1. I adore alliums - how fantastic you have 75 of them! we have white foxgloves growing wild at the sides of the track where we walk the dogs, I had never sen then before I came here. It will be a long time until ours are ready to bloom, though, they haven't grown higher than 9" yet. Your garden is phenomenal.

  2. Greetings from mid-Wales.
    It is sunny here,hope it is with you now. Your garden sounds glorious, you have the green fingers!
    I too love alliums. I like the way you intersperse your photos in the text,how do you do that? I love foxgloves too, they grow well in Wales don't they?
    Thanks for taking us round your garden.

  3. Your garden sounds glorious-+what a lovely peaceful haven. Loved what you said about always biting off more than you can chew!-So true, although my large sheep pen is pitiful in comparison to your garden.

    warm wishes

  4. Your garden sounds and looks beautiful! I love alliums and foxgloves because the deer don't eat them. My foxgloves are up but nowhere near to blooming yet - it has been a cold spring and things are behind.

  5. The nicotiana you gave me is nearly open.. and the wild foxgloves will be open soon..
    it's been a lovely day but a bit chilly, i'm off to bodnant this week..xx

  6. Your garden sounds so abundant - v envious of your impressive crop of alliums! They do look fantasticly impressive, don't they?

  7. Lovely writing Elizabeth, your garden sounds really amazing, I have many of the same things happening here but on a much smaller scale - I've probably only got about a dozen alliums in my little cottage garden but they give me an inordinate amountof pleasure! I love foxgloves too. And thank you thank you - I have been wondering what the correct term was for 'sticky willy' as it is known by all the children here - now I know! It is everywhere in my garden. And by the way your avatar is my favourite of all!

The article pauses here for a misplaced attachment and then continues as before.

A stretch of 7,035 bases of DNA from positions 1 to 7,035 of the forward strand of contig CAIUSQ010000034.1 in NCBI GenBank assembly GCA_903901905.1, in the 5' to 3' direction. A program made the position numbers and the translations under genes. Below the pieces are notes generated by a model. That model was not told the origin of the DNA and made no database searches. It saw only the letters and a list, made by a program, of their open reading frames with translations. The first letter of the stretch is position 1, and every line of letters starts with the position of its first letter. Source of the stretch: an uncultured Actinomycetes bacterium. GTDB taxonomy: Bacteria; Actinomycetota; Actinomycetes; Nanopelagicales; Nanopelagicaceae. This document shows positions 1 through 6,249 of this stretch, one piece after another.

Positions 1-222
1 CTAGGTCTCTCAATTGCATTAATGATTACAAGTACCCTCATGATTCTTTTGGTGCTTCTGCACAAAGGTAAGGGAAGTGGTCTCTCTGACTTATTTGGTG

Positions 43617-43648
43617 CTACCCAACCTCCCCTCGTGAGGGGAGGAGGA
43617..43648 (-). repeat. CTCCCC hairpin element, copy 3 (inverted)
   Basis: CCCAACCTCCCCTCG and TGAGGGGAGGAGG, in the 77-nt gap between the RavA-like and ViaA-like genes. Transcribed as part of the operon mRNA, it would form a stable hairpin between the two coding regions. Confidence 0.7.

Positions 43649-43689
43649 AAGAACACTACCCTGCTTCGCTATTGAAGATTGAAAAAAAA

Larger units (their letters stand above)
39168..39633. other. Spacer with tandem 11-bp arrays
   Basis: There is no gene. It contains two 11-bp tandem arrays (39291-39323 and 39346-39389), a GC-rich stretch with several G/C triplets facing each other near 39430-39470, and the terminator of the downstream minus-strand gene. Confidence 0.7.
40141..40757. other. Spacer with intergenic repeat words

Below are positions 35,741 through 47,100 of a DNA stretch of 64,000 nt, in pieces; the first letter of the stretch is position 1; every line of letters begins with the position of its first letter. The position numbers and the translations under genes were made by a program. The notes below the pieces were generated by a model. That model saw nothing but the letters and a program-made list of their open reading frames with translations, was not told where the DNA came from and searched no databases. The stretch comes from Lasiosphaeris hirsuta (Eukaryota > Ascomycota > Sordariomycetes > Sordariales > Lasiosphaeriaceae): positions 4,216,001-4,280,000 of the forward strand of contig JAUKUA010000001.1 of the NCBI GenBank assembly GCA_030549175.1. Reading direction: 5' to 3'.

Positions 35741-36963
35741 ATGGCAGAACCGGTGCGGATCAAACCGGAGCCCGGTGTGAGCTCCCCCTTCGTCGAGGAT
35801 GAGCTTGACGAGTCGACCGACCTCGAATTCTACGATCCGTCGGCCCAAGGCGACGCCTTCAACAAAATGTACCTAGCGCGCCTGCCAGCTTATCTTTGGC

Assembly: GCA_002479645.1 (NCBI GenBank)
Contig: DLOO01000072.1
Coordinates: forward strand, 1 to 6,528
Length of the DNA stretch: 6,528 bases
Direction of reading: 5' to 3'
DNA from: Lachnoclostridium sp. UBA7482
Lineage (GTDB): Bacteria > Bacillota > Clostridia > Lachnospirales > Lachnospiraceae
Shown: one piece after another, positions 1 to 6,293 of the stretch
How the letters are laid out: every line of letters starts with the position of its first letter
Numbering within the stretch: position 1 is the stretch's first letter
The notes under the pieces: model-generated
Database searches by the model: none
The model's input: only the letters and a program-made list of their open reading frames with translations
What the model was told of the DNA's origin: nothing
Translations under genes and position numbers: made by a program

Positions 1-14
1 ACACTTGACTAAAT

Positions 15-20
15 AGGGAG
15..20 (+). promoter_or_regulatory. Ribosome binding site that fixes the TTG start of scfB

8. Funny thing, your favourite plant list is nearly exactly the same as mine! One of these years I'm going to time it right so I get to see Bodnant again at the optimum azalea/rhodendron time - it is stunning. I know rhodies aren't good for woodland but I adore the fizzbomb colours - particularly when they clash. They grew splendidly round here and we have some stunners up the drive...but can't match anything else - except possibly foxgloves which grow like weeds (but only the native pinky ones).
    Thanks so much for continuing to read Walker....and for your comments which are SO helpful. jxxx PS - so glad all was well...

  9. Elderflower jam!! how wonderful! do you share your recipes. We always make elderflower cordial but have never tried jam -- wonder how you do it.
    your veg sounds inspiring. most of our seedling cabbages have been eaten by pigeons! harrumph.

  10. Beautiful alliums, one of our favourites too. I agree with not using slug pellets, especially when there are so many baby birds around, and parents looking for things to feed them with. But they have eaten many of my veg seelings, so I am going to look for a nemotode or something green to zap them.

  11. So sorry you were poorly after your scan, Elizabeth. Am with you on the alliums and foxgloves and in the veg garden, my parsnips are struggling too. Broad beans and French beans going great guns as are the onions and shallots, but not doing peas this year.x

  12. What fab photos you do.
    I love allium too, only got one rather poor little specimum. I adore rhodies but they dont do well on this heavy clay suffolk soil. I love the way you put your photos throughout your text, I am only able to produce one at the top as yet. Most impressive.